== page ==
Are there treatment options other than surgery for gallstones?

Surgery is the only effective treatment for symptomatic gallstones presently. Other treatments have been tried in the past and the outcomes not as satisfactory. These treatments are at times offered to patients who are unfit to undergo surgery.

Drugs like ursodeoxycholic acid and chenodeoxycholic acid which are naturally occurring bile salts have been used with a view to dissolving gallstones. These require a normal functional gallbladder (the gallbladder needs to empty properly). When gallstones become symptomatic, usually the gallbladder function is suboptimal and therefore success is limited. Even if effective, it takes many months to years for the treatment to dissolve the gallstones. These drugs also cause loose bowel motions and may elevate blood cholesterol levels.

Using shockwaves to shatter stones (lithotripsy) as in kidney stones, have been tried for the treatment of gallstones. The shattered stones do not however empty completely from the gallbladder usually due to poor gallbladder function.

It is for the same reasons, surgical removal of gallstones only (leaving behind the gallbladder), is not carried out. Gallstones almost always recur in a diseased gallbladder.

What are the consequents of not having a gallbladder?

Surprisingly few. The gallbladder functions as a storage for excess bile produced. Following stimulation of food and drink reaching the small bowel, bile is released from the gallbladder into the duodenum (first part of the small bowel).

In the absence of the gallbladder, bile flow continually in to the duodenum. More than 90% of this bile is however reabsorbed by the bowel into the blood stream to reach the liver once again. Therefore the net loss of bile is minimal. There is no effect on normal digestion, some patients however experience slightly lose and increased frequency of motions following removal of the gallbladder. This however rarely becomes a problem.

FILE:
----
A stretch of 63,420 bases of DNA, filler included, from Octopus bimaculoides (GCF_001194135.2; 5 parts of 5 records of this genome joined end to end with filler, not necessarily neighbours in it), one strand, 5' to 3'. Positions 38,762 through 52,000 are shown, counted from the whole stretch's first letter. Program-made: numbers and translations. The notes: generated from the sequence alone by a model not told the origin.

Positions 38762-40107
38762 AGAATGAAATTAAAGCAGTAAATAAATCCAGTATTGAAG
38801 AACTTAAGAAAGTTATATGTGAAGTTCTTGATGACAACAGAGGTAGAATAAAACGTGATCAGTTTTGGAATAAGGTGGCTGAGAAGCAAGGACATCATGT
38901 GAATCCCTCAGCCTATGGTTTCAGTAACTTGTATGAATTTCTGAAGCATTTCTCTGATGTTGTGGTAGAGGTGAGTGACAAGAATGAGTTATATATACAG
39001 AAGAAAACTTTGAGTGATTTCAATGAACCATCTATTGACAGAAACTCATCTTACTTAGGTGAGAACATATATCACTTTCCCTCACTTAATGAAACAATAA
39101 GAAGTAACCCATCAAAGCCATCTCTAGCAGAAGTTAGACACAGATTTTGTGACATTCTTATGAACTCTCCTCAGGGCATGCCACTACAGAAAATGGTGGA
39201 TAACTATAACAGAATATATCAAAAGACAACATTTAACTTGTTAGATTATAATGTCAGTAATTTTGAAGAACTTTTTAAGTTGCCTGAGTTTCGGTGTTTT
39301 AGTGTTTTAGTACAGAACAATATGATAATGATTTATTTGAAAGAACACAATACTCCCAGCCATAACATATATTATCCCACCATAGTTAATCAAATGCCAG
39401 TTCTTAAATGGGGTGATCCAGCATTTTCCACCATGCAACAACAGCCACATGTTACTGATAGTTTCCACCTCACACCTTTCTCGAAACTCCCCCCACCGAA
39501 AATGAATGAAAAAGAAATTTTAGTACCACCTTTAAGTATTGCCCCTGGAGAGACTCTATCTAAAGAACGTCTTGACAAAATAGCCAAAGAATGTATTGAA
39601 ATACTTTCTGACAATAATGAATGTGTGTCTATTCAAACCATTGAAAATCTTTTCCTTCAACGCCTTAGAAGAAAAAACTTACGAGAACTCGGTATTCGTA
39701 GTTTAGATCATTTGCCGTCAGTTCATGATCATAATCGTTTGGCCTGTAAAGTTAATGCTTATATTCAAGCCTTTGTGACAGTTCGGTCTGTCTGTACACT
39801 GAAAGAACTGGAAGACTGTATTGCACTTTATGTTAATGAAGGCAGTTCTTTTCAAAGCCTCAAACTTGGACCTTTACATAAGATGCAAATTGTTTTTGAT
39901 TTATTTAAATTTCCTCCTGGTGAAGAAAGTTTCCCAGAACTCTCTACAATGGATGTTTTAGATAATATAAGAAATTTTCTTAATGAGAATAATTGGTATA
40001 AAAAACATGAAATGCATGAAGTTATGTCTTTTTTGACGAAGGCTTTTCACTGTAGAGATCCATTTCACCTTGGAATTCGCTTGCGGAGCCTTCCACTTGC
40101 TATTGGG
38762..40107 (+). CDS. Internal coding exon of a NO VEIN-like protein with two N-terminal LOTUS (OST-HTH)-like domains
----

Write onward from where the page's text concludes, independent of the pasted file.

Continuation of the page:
What do you expect before surgery?

You will first meet with the surgeon to discuss your clinical history and the operation. Usually the plan is to proceed directly to surgery, and you will be given a date for surgery that suits you. You will then be directed to the pre-assessment clinic where the nurses will carry out a medical evaluation, blood tests, and any other workup that is required for your operation. The pre-assessment clinic will also inform you about the admission procedure.

It is recommended that you shower the night before or morning of the operation. If your operation is in the morning, you should not eat or drink anything after midnight the night before. Regular medications that your surgeon has told you are permitted should be taken with a sip of water on the morning of surgery. Blood thinners such as warfarin, aspirin, apixaban and clopidogrel may need to be stopped temporarily for several days to a week prior to surgery. The pre-assessment team will inform you of when exactly to stop these medication.

What can go wrong at surgery?

Laparoscopic cholecystectomy is a routinely carried out safe operation. However, like any operation there are infrequent but definite risks.

Bleeding, and injury to adjacent bowel could result. Great care is therefore taken to prevent such complications. The gallbladder drains into the bile duct which is closely situated to it. Injury to the bile duct occurs in about 1: 500 cases (2 to 3 in a thousand or less than 0.3%). This may lead to a bile leak, or to jaundice due to a narrowing or blockage of the bile duct. It may need a major operation to repair it.